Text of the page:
The introduction into evidence of these materials “establishes a presumption that the judgment is entitled to full faith and credit.” Meyer v. Race City Classics, LLC, 235 N.C.App. 111, 114, 761 S.E.2d 196, 200, disc. review denied, 367 N.C. 796, 766 S.E.2d 624 (2014). The party seeking to defeat enforcement of the foreign judgment must “present evidence to rebut the presumption that the judgment is enforceable․” Rossi v. Spoloric, –––N.C.App. ––––, ––––, 781 S.E.2d 648, 654 (2016). A properly filed foreign judgment “has the same effect and is subject to the same defenses as a judgment of this State and shall be enforced or satisfied in like manner[.]” N.C. Gen. Stat. § 1C–1703(c). Thus, a judgment debtor may file a motion for relief from the foreign judgment on any “ground for which relief from a judgment of this State would be allowed.” N.C. Gen. Stat. § 1C–1705(a) (2015).

Our Supreme Court has held that “the defenses preserved under North Carolina's UEFJA are limited by the Full Faith and Credit Clause to those defenses which are directed to the validity and enforcement of a foreign judgment.” DOCRX, 367 N.C. at 382, 758 S.E.2d at 397. In DOCRX, the Court provided the following examples of potential defenses to enforcement of a foreign judgment:

that the judgment creditor committed extrinsic fraud, that the rendering state lacked personal or subject matter jurisdiction, that the judgment has been paid, that the parties have entered into an accord and satisfaction, that the judgment debtor's property is exempt from execution, that the judgment is subject to continued modification, or that the judgment debtor's due process rights have been violated.

Id. In the present case, Defendant argues that he was denied due process during the Virgin Islands proceeding because the rules governing small claims cases in that jurisdiction do not (1) permit parties to be represented by counsel;  or (2) allow for trial by jury.

Some understanding of the structure of the Virgin Islands court system is necessary to our analysis. Congress has created the District Court of the Virgin Islands, which possesses jurisdiction equivalent to that of a United States district court. See 48 U.S.C. § 1611;  Edwards v. HOVENSA, LLC, 497 F.3d 355, 358 (3rd Cir. 2007). In addition, the legislature of the Virgin Islands has established (1) the Virgin Islands Supreme Court, a court of last resort;  and (2) the Superior Court of the Virgin Islands, a trial court of local jurisdiction. V.I. Code Ann. tit. 4, § 2.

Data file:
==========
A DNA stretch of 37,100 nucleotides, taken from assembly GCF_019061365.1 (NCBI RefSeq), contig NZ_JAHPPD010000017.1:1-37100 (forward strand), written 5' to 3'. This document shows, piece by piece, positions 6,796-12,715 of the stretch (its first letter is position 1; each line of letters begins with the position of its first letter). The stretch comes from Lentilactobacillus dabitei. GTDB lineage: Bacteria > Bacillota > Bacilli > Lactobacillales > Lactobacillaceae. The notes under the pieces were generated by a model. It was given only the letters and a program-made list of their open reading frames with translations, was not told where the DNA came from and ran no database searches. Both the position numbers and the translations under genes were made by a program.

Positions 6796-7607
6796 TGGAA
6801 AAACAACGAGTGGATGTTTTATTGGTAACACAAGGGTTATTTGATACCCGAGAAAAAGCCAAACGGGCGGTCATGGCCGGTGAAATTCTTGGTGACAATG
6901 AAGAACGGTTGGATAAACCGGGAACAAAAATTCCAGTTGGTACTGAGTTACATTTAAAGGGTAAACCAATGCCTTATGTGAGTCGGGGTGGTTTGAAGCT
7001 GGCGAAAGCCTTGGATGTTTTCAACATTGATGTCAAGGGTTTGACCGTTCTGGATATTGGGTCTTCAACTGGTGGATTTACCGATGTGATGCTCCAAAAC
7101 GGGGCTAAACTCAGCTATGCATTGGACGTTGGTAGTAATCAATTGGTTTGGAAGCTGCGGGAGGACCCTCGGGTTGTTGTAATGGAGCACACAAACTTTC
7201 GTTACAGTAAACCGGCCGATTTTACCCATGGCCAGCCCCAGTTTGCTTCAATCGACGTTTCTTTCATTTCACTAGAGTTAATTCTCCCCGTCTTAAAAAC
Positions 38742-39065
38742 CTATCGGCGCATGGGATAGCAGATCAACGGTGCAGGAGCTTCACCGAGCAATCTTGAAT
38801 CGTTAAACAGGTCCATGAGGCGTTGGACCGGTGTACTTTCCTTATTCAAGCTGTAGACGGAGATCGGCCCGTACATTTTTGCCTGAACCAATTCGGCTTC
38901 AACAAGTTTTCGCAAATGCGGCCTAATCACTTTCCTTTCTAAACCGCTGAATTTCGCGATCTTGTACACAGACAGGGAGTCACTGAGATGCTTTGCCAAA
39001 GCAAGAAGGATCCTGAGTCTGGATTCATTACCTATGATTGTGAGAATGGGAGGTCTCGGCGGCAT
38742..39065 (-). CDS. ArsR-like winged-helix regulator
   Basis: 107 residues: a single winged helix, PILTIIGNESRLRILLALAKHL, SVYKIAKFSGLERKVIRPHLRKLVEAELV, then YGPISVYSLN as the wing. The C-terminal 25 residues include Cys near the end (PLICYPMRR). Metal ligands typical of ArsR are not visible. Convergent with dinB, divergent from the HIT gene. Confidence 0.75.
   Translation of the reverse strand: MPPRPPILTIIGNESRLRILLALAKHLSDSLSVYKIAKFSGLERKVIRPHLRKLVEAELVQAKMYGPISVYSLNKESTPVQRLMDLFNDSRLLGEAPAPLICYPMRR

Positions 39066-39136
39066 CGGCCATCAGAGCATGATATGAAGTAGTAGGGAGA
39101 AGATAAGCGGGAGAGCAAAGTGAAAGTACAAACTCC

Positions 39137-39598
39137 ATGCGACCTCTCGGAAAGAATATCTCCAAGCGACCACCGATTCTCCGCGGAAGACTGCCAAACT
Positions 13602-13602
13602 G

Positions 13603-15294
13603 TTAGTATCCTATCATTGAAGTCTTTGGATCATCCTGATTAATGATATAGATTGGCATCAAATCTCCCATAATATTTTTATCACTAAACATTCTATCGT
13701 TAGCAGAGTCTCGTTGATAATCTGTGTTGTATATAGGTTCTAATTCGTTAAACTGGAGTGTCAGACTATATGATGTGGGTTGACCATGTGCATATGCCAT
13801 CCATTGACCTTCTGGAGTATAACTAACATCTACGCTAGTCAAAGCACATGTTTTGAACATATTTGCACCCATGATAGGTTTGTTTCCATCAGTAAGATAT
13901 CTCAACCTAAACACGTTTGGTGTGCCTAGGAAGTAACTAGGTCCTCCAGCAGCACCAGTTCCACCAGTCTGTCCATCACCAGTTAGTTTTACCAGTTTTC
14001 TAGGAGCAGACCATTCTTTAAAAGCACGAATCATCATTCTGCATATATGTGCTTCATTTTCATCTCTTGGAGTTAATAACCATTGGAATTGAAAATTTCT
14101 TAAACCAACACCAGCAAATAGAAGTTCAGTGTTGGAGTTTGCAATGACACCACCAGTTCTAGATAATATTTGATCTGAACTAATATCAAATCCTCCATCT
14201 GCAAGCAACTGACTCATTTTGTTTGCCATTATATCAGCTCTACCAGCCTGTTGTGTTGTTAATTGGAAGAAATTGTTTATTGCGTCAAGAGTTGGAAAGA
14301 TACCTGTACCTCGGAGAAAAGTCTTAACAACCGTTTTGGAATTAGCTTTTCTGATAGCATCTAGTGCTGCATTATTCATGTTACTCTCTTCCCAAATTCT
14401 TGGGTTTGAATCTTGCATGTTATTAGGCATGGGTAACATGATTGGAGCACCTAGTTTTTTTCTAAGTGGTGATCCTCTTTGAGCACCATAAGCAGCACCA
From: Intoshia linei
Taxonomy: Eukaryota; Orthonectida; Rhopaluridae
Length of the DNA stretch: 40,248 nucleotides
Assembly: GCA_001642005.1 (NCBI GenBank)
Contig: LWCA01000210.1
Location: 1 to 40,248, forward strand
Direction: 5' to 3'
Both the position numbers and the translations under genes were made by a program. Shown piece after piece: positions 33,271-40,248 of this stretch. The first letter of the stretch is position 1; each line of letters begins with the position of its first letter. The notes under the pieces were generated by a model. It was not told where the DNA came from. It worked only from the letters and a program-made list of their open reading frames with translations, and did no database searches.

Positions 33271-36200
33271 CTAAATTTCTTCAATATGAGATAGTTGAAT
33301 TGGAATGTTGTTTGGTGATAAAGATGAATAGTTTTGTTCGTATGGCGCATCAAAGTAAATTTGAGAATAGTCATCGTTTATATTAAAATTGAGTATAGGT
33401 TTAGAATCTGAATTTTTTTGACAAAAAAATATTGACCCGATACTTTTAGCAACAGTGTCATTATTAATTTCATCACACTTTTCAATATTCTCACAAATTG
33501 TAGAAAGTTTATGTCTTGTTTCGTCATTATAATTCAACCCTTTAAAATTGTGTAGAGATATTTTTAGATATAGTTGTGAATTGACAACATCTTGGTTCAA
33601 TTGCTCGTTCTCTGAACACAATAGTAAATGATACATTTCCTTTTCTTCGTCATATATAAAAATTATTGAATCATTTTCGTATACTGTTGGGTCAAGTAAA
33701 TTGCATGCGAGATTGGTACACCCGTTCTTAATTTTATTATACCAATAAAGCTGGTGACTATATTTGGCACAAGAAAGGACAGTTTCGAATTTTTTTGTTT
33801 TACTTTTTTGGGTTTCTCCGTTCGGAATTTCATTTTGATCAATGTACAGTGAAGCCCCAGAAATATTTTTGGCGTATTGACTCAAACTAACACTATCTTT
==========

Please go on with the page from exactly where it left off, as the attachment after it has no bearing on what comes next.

The Virgin Islands Superior Court contains a small claims division “in which the procedure shall be as informal and summary as is consistent with justice.” V.I. Code Ann. tit. 4, § 111. The small claims division has jurisdiction over all civil actions where the amount in controversy does not exceed $10,000.00. V.I. Code Ann. tit. 4, § 112(a). Neither party in a proceeding before the small claims court may appear through an attorney. V.I. Code Ann. tit. 4, § 112(d). Parties must appear in person, although a party who is not a natural person may send a personal representative. Id. In addition, small claims cases are heard before a magistrate without a jury. See V.I. Super. Ct. R. 64.

A party may appeal a judgment of the small claims division to the Appellate Division of the Superior Court. See H & H Avionics, Inc. v. V.I. Port Auth., 52 V.I. 458, 462–63 (2009); V.I. Super. Ct. R. 322.1(a). No additional evidence may be taken in the Appellate Division. V.I. Super. Ct. R. 322.3(a). If a party does not agree with the decision of the Appellate Division, it may then appeal to the Virgin Islands Supreme Court. See V.I. Code Ann. tit. 4, § 32;  H & H Avionics, 52 V.I. at 462–63. Parties are permitted to be represented by counsel on appeal to the Virgin Islands Supreme Court.3 See V.I. Sup. Ct. R. 4(d).

In the present case, Defendant's failure to appear in the Virgin Islands small claims court to contest Plaintiffs' lawsuit against him resulted in a default judgment. Defendant did not appeal that judgment.

Defendant does not dispute the fact that Plaintiffs complied with the UEFJA by filing a properly authenticated copy of the Judgment and an accompanying affidavit in a North Carolina court. Accordingly, Plaintiffs are entitled to a “presumption that the judgment is entitled to full faith and credit.” Meyer, 235 N.C.App. at 114, 761 S.E.2d at 200.

We also note that Defendant does not argue that the Virgin Islands small claims court lacked subject matter jurisdiction or personal jurisdiction in the underlying action. Rather, Defendant's sole argument in this Court is that the Judgment is not entitled to full faith and credit because he was deprived of his right to due process by the rules of the rendering jurisdiction's small claims court, which did not allow the parties to appear through counsel or provide for trial by jury.4